Context: If we are honest — and scientists have to be — we must admit that religion is a jumble of false assertions, with no basis in reality. The very idea of God is a product of the human imagination. It is quite understandable why primitive people, who were so much more exposed to the overpowering forces of nature than we are today, should have personified these forces in fear and trembling. But nowadays, when we understand so many natural processes, we have no need for such solutions. I can't for the life of me see how the postulate of an Almighty God helps us in any way. What I do see is that this assumption leads to such unproductive questions as why God allows so much misery and injustice, the exploitation of the poor by the rich and all the other horrors He might have prevented. If religion is still being taught, it is by no means because its ideas still convince us, but simply because some of us want to keep the lower classes quiet. Quiet people are much easier to govern than clamorous and dissatisfied ones. They are also much easier to exploit. Religion is a kind of opium that allows a nation to lull itself into wishful dreams and so forget the injustices that are being perpetrated against the people. Hence the close alliance between those two great political forces, the State and the Church. Both need the illusion that a kindly God rewards — in heaven if not on earth — all those who have not risen up against injustice, who have done their duty quietly and uncomplainingly. That is precisely why the honest assertion that God is a mere product of the human imagination is branded as the worst of all mortal sins.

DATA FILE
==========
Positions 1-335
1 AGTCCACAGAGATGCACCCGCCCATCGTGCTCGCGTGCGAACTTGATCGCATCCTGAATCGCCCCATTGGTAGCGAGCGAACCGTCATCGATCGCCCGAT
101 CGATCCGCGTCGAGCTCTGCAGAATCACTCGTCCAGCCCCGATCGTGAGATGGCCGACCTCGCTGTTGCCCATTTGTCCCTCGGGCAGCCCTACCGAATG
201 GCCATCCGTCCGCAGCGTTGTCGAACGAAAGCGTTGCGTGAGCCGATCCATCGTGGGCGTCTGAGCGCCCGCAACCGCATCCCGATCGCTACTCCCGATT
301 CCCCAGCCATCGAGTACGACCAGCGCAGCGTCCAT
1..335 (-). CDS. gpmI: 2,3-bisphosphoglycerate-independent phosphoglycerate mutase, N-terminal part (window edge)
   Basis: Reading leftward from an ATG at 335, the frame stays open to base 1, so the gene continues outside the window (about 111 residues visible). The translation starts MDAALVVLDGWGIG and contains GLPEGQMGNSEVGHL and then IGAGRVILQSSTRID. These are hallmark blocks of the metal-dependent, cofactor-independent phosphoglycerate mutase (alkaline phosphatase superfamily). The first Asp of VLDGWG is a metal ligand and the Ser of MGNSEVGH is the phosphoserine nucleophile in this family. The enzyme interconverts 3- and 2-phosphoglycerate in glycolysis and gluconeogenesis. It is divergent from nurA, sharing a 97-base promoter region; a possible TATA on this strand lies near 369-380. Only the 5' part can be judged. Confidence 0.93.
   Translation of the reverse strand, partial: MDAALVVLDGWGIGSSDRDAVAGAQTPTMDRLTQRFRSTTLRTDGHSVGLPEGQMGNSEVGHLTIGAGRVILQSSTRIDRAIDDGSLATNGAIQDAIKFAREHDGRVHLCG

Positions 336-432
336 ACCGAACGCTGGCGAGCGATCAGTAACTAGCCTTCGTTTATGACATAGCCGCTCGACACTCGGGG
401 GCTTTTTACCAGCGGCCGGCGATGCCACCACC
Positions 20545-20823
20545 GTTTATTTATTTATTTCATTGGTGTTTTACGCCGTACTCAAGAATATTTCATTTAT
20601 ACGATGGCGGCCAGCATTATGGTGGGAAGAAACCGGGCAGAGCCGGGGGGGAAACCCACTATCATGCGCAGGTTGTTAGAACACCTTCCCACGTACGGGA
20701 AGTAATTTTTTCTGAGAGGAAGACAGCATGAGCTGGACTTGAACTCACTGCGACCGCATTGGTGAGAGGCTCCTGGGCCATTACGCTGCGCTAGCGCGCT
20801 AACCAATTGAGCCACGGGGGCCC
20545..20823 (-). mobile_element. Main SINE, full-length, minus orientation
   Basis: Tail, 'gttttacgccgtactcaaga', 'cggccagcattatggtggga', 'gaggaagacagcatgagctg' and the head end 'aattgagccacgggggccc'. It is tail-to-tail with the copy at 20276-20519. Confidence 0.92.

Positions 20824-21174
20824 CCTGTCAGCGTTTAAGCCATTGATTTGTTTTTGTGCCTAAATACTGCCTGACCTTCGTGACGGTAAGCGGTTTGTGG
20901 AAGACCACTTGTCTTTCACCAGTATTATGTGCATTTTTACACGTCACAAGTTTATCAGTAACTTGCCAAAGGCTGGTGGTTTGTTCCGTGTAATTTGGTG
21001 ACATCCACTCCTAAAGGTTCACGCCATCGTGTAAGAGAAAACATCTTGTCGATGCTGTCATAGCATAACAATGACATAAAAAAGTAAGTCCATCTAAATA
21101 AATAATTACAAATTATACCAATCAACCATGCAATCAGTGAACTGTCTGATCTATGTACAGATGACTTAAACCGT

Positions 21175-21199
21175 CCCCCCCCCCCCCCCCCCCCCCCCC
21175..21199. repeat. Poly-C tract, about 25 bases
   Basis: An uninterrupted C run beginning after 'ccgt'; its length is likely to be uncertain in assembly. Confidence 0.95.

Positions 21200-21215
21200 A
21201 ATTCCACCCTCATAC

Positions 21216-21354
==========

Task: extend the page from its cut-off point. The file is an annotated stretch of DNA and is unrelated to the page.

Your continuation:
Remarks made during the Fifth Solvay International Conference (October 1927), as quoted in Physics and Beyond: Encounters and Conversations (1971) by Werner Heisenberg, pp. 85-86; these comments prompted the famous remark later in the day by Wolfgang Pauli: "Well, our friend Dirac, too, has a religion, and its guiding principle is "God does not exist and Dirac is His prophet." Variant translations and paraphrases of that comment are listed in the "Quotes about Dirac" section below.

— Paul Dirac

Context: The interpretation of quantum mechanics has been dealt with by many authors, and I do not want to discuss it here. I want to deal with more fundamental things.
P. A. M. Dirac, The inadequacies of quantum field theory, in Paul Adrien Maurice Dirac, B. N. Kursunoglu and E. P. Wigner (Cambridge University, Cambridge, 1987) p. 194

— Paul Dirac

Context: The underlying physical laws necessary for the mathematical theory of a large part of physics and the whole of chemistry are thus completely known, and the difficulty is only that the exact application of these laws leads to equations much too complicated to be soluble. It therefore becomes desirable that approximate practical methods of applying quantum mechanics should be developed, which can lead to an explanation of the main features of complex atomic systems without too much computation.
Proceedings of the Royal Society of London. Series A, Containing Papers of a Mathematical and Physical Character, Vol. 123, No. 792 http://doi.org/10.1098/rspa.1929.0094 (6 April 1929)